Apricots are one of summer’s earliest fruits and provide plenty of beta-carotene, fiber, vitamin C, copper, and potassium. Their flavonoids and other polyphenols have been linked to heart health, and their carotenoids and xanthophylls are thought to protect vision. They are also a good source of catechins, an anti-inflammatory most commonly associated with green tea. They support bone health, with all the necessary minerals needed to grow bones and prevent osteoporosis. They’ve been used to treat digestive complaints, earaches, fever, skin problems, respiratory problems, cancer, and anemia (with what success, my superficial research doesn’t mention). Apricot oil is used on strained muscles and wounds.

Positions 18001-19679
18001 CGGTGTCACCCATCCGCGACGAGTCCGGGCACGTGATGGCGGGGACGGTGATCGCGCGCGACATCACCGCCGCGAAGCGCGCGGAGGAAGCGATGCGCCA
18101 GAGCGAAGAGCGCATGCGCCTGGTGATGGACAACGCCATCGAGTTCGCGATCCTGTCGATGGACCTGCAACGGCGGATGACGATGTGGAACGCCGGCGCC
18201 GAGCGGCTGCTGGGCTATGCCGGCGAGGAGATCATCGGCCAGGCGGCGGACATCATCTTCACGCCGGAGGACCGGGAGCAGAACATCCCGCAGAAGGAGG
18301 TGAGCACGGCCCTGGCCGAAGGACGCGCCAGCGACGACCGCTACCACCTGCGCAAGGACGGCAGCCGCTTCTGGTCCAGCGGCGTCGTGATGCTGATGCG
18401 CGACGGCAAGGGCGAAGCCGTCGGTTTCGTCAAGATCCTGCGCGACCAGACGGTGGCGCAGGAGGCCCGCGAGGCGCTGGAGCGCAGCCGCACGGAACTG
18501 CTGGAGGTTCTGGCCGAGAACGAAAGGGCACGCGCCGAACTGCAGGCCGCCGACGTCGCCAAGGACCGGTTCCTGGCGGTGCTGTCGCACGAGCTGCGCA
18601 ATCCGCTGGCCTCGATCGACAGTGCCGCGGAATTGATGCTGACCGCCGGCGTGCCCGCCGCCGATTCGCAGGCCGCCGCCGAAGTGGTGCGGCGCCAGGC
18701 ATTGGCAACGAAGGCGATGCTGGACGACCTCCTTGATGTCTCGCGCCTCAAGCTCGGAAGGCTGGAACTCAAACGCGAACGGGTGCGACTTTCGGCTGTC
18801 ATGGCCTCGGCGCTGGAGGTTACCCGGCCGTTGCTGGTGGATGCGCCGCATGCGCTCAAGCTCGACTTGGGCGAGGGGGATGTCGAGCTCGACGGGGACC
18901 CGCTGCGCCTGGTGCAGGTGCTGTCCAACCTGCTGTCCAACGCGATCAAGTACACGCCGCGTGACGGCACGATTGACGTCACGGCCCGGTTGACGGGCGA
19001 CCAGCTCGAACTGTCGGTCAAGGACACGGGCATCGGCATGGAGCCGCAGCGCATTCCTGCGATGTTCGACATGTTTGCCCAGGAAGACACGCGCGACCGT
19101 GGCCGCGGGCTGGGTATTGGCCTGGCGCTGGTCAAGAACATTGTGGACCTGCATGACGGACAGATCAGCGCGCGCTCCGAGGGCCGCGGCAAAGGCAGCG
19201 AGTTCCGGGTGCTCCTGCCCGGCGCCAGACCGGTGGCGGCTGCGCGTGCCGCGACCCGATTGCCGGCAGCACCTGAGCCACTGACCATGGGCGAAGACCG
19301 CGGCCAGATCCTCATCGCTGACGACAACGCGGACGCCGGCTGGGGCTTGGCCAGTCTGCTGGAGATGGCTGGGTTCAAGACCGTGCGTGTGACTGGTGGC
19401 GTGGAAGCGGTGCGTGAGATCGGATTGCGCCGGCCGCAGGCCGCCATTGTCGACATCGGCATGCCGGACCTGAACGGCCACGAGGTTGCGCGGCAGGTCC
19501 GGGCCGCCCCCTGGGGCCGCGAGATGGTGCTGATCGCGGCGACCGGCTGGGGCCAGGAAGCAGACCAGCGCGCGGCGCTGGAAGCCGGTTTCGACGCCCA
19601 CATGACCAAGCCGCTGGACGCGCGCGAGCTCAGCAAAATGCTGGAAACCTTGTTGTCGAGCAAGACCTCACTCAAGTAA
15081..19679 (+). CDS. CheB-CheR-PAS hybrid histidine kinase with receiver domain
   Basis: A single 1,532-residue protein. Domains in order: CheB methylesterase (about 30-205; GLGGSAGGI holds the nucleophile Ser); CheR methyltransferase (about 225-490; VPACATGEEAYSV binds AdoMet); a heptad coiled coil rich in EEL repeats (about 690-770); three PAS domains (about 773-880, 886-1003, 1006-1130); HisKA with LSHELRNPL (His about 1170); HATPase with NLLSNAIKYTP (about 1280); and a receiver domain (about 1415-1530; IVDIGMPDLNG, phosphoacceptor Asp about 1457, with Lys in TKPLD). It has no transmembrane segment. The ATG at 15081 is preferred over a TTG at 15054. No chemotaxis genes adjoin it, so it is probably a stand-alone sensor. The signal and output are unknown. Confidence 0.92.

Read more:
label-style nutrition information for raw apricots
label-style nutrition information for dried apricots
World’s Healthiest Foods
Live Strong

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Versión en español: this post is also available in Spanish.
Esperanta traduko: this post is also available in Esperanto, because Dana is a language geek.

Newsletters: 5 Oct., 2011

Excerpt from the Market Newsletter originally published on 5 Oct., 2011. View the full newsletter for all the photos and links.

In the belly